On September 14, 2014, disbursement of a $55 million dollar settlement began arriving in the accounts of affected U.S. Bank customers. Twelve U.S. Bank customers filed a class action lawsuit on behalf of themselves and other customers affected by the fee-gathering practices of U.S. Bank. Specifically, the customers were suing over the bank’s practice of intentionally processing debit card transactions in order from highest to lowest dollar amount in order to maximize overdraft fees charged to customers whose accounts held insufficient funds. U.S. Bank continues to claim they did nothing wrong by processing transactions in this manner. Settlement money will continue to arrive in the accounts of affected customers through the 29th of September. Those customers who have questions will be directed to the U.S. Bank Overdraft Settlement Support Website.
U.S. Bank is not the only bank who has taken part in what should be a blatantly underhanded practice of reordering debit card transactions to create overdraft fees which would not have existed otherwise. A June 2013 article by Forbes.com writer Halah Touryalai describes in detail how this process can unfairly increase costs to consumers. This specific behavior is often justified with a statement that banks are not nonprofits, thus a customer should not expect to receive their services for free. This sentiment was expressed by Sandy McCraren, president of a community bank in Highland Park, Illinois, in a June 2013 article by Marcie Geffner of Bankrate.com. While defending bank fees universally, McCraren also stated that while “we would love to be able to give everything free, we can’t…” Judging from the settlement paid out by U.S. Bank and the investigation by the Consumer Financial Protection Bureau, this condescending excuse of an excuse for charging excessive fees is not going to hold water moving forward.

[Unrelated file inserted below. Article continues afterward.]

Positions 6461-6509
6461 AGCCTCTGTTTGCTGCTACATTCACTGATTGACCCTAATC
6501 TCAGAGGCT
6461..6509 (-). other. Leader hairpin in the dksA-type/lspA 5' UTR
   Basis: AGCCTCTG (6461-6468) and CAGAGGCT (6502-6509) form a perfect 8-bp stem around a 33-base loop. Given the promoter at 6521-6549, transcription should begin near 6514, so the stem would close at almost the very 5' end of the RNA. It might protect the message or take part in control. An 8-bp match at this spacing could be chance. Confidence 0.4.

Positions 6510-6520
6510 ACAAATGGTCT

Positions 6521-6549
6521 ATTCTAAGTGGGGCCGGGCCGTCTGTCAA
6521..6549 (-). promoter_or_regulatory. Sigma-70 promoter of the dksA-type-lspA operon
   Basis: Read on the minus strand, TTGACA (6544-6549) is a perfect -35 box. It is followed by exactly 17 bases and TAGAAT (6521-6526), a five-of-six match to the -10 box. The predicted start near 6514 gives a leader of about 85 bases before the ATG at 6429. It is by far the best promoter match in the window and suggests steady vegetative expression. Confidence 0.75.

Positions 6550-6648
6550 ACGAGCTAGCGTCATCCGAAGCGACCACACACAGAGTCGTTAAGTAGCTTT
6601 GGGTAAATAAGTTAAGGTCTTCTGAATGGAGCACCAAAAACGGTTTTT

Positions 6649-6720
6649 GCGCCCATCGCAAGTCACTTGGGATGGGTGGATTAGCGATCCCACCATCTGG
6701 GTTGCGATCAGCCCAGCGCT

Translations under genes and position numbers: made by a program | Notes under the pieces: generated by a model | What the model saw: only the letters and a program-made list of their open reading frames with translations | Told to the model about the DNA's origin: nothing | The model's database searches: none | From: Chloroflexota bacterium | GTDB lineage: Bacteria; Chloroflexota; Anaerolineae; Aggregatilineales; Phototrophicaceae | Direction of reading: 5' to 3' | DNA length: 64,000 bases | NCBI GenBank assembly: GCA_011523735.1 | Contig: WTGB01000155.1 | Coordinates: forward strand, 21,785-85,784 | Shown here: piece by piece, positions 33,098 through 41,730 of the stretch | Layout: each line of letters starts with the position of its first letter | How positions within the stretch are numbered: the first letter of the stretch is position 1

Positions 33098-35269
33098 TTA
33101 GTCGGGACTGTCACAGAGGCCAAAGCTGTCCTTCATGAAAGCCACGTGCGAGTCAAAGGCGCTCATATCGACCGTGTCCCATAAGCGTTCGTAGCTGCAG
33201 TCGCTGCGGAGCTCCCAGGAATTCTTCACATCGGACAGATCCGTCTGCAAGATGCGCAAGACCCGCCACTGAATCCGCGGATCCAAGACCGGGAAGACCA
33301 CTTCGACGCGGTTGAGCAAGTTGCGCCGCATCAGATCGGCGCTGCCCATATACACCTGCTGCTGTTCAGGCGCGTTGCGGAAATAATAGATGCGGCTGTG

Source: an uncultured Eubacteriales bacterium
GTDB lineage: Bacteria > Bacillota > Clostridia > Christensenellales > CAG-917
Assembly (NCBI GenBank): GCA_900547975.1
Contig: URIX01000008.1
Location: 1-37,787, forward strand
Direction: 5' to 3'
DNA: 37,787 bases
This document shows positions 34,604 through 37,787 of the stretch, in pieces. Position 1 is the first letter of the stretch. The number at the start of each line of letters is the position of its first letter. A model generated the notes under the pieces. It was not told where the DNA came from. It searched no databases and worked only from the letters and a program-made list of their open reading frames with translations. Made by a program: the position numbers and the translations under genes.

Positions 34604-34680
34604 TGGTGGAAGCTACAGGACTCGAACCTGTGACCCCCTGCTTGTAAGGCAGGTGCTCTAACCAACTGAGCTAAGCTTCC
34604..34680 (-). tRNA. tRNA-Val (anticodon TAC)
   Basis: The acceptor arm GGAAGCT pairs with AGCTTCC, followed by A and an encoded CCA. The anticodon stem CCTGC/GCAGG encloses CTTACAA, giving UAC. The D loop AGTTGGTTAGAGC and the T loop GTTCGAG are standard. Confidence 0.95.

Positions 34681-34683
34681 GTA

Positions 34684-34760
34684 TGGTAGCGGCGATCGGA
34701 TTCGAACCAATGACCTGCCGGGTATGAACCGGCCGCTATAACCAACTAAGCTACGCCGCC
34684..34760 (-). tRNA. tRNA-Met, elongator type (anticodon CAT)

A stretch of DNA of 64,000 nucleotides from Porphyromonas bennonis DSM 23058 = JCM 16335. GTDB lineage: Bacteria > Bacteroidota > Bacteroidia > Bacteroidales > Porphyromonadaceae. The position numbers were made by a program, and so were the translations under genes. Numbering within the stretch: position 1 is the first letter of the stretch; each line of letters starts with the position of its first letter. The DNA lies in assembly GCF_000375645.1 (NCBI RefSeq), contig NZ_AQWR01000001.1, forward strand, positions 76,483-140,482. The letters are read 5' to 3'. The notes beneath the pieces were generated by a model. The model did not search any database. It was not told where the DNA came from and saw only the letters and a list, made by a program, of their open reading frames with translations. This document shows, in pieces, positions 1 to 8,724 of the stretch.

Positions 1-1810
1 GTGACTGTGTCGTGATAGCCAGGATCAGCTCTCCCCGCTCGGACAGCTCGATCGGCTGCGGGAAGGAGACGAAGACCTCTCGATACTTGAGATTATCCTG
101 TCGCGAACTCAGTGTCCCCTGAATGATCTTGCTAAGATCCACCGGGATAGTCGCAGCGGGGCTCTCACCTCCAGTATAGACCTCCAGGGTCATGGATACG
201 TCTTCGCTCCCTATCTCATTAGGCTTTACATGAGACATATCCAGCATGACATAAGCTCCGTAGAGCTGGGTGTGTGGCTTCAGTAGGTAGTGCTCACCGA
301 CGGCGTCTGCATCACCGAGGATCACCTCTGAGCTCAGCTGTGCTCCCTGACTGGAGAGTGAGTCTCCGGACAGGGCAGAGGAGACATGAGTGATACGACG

Investigation of Overdraft Fee Practices
In February of 2012, the Consumer Financial Protection Bureau, an agency of the United States Government charged with enforcing federal consumer financial laws, launched an investigation into the practice of charging overdraft fees to bank customers. Specific concerns cited included transaction re-ordering which increases costs to consumers, withholding information from consumers, providing consumers with confusing information and misleading marketing materials, and the disproportionate impact overdraft fees have on low-income and young consumers. These concerns persisted despite the federal banking reforms enacted in 2010 which included the requirement that banks must allow customers to opt in for overdraft protection on their debit cards as opposed to forcing them to opt out if they do not want to participate. A June 2014 article in the New York Times suggests that overdraft fees are still a concern for many consumers and remain a major source of income for banks, which collected $16.7 billion in such fees in 2011.
U.S. Bank has reached a $55 million dollar settlement in a class action lawsuit with twelve of its customers who represented all current and former U.S. Bank customers who have been charged overdraft fees due to having their debit card transactions reordered from highest to lowest amount. Excessive overdraft fees charged by banks have been the subject of several articles, investigations, lawsuits, etc. in the last five years or so. Those who believe they may be due a disbursement from the U.S. Bank settlement should visit the U.S. Bank Overdraft Settlement Support Website.